CHEYENNE – It’s a time-honored tradition – the Cheyenne Frontier Days championship trophy buckle.
The winner of each rodeo event and the all-around champion wins a trophy buckle as part of a package that also includes a saddle and other items.
This year’s saddles are produced by Scott Thomas Custom Saddles of Campbell, Texas.
But the buckle for winning a CFD rodeo event has become a treasured item for those competing in the sport, according to Rodeo Committee Chairman Chad Mathews.
“There are few buckles in the rodeo world that when you see somebody wearing one, if you’re familiar with rodeo, you know exactly what that buckle represents,” Mathews said. “Ours is at the top of that list. It may not be the very top – the (Professional Rodeo Cowboys Association), the (National Finals Rodeo), world championship buckles are probably the top, but as far as individual rodeos go, ours is right there. When you see them, you know what they are.”
The buckle, made by Montana Silversmiths, contains five oak-leaf clusters and the champion’s name, event and year.
Other manufacturers through the years have included Gist, Johnson and Held and Sunset Trails.
“The fact that it represents the ‘Daddy of ’em All’ is what is significant to those guys, because everybody going down the road knows what it takes to win one of those,” Mathews said. “And everyone wants to wear one on their belt. You see cowboys all over the place that wear our buckle with pride, whether they are here or somewhere else.”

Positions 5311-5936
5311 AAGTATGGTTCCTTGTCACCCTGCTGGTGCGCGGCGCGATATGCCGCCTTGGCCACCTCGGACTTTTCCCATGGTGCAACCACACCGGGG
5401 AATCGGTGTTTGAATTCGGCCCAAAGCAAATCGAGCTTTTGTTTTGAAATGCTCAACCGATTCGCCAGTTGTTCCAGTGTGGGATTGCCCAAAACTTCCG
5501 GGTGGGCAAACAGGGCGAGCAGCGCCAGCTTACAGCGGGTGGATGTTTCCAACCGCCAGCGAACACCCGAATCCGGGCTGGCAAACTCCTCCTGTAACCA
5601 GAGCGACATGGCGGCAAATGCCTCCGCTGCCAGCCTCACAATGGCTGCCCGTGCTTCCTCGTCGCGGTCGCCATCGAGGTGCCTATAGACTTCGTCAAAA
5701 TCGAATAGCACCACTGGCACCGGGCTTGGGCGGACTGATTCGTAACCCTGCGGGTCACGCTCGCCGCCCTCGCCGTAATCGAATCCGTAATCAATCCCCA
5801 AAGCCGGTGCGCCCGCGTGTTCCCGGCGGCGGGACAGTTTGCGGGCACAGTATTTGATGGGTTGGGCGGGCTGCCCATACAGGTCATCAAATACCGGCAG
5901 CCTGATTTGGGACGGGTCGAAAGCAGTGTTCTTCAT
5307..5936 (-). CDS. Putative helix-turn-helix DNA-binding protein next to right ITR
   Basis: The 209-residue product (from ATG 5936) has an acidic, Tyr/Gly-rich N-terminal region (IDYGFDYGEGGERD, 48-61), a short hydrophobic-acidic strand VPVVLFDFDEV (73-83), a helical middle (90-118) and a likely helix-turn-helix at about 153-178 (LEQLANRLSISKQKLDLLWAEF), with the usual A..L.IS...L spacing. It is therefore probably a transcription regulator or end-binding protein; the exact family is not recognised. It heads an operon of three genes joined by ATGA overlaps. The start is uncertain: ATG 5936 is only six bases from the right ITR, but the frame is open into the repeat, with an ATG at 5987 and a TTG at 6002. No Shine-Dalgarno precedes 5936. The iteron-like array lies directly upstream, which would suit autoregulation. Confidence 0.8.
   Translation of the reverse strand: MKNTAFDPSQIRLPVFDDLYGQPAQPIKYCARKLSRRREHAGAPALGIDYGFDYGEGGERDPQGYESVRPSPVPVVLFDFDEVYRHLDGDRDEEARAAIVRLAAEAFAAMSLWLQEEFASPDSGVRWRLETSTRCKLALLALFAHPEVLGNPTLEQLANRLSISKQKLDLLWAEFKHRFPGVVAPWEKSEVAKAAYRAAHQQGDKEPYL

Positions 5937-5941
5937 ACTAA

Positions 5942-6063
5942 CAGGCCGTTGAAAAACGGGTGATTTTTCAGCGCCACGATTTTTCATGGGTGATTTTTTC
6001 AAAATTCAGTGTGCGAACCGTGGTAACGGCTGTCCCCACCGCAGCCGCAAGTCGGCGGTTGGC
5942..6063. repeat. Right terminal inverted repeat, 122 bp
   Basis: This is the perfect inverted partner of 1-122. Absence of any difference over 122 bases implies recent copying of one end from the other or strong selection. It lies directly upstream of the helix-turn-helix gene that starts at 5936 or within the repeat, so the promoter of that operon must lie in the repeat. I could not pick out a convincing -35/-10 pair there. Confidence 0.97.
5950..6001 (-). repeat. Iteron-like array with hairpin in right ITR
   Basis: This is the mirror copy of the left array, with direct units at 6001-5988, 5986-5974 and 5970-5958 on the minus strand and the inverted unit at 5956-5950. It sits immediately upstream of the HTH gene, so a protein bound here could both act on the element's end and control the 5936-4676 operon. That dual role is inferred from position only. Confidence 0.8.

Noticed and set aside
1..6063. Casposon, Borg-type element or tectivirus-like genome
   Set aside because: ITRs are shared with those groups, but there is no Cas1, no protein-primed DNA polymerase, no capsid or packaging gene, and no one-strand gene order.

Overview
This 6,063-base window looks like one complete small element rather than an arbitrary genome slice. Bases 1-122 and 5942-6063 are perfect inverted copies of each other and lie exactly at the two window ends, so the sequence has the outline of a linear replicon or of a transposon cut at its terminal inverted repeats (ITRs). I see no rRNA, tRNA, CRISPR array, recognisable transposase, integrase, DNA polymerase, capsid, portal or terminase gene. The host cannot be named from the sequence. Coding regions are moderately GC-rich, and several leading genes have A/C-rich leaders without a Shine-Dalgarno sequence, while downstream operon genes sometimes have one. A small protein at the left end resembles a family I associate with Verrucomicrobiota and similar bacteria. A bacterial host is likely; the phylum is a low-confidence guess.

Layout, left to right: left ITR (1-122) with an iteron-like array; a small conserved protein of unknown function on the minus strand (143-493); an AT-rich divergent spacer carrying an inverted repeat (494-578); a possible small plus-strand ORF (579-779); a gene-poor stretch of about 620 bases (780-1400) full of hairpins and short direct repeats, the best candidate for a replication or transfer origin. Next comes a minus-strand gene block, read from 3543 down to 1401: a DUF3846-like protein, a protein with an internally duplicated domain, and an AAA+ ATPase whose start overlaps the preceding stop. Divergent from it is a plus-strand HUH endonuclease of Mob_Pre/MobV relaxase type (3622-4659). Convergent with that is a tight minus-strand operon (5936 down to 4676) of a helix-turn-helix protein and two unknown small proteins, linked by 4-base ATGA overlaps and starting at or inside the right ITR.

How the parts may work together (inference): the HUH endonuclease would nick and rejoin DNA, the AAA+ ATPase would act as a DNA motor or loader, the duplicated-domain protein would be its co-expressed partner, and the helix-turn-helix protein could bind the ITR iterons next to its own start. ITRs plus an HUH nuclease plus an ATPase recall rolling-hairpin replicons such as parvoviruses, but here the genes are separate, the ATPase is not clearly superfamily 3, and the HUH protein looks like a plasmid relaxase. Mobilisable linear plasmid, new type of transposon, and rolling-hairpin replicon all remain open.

Trophy buckles weren’t always the standard trophy for CFD champions. In CFD’s formative years, a variety of prizes were doled out, and some were sponsored, according to Daniek Long of the Cheyenne Frontier Days Old West Museum.
In 1903, the bucking and pitching contest winner received a saddle offered by the Union Pacific Railroad Co., and a champion belt sponsored by the Mountains and Plains Committee of Denver.
“The Denver Post also awarded loving cups in the 1900s for the Ladies’ Relay Race,” Long said.
In 1920, some of the awards were a silver inlaid spade bit and spurs from the Axial Basin Development Co, a silver platter from the Daniels-Fixcher Co., a ladies’ riding suite from the Hedgecote & Jones Co. and a Union Pacific Railroad-sponsored saddle.
CFD still had sponsored awards in the 1945 program. Montgomery Ward offered the calf roping contest saddle, and the champion steer bulldogger won a saddle from the Motor Bus Company and a Stetson from the Denver Dry Goods Company.
Some of the contests had sponsored awards for the 1950 day program, as well.
The earliest buckle in the museum with the current look is from 1968, made by Sunset Trails.
At least on one occasion, a championship buckle has found itself on the auction block.
Enos Walker’s CFD trophy buckle, earned when he tied with Jim Tescher for the saddle bronc riding championship in 1957, was auctioned off at Brian Lebel’s Old West Auction in Fort Worth in 2017 for more than $7,000. The sterling silver buckle was made by Western Silversmiths.
Locals or visitors also can buy commemorative buckles at the CFD Old West Museum Store. The 2019 limited edition Montana Silversmiths gold and silver buckle sells for $170.
Those commemorative buckles are different from the championship trophy buckles, but still occasionally find themselves on online auction and sales sites.
CFD commemorative solid brass buckles from 1992 and 1996 were on eBay this week. A 1997 CFD Century II buckle manufactured by Gist was going for $575.
More than 1,300 cowboys and cowgirls will have competed in CFD rodeo activities during the 10-day event ending today. But only 15 competitors will receive the coveted prize.
“Absolutely, it’s special,” Mathews said.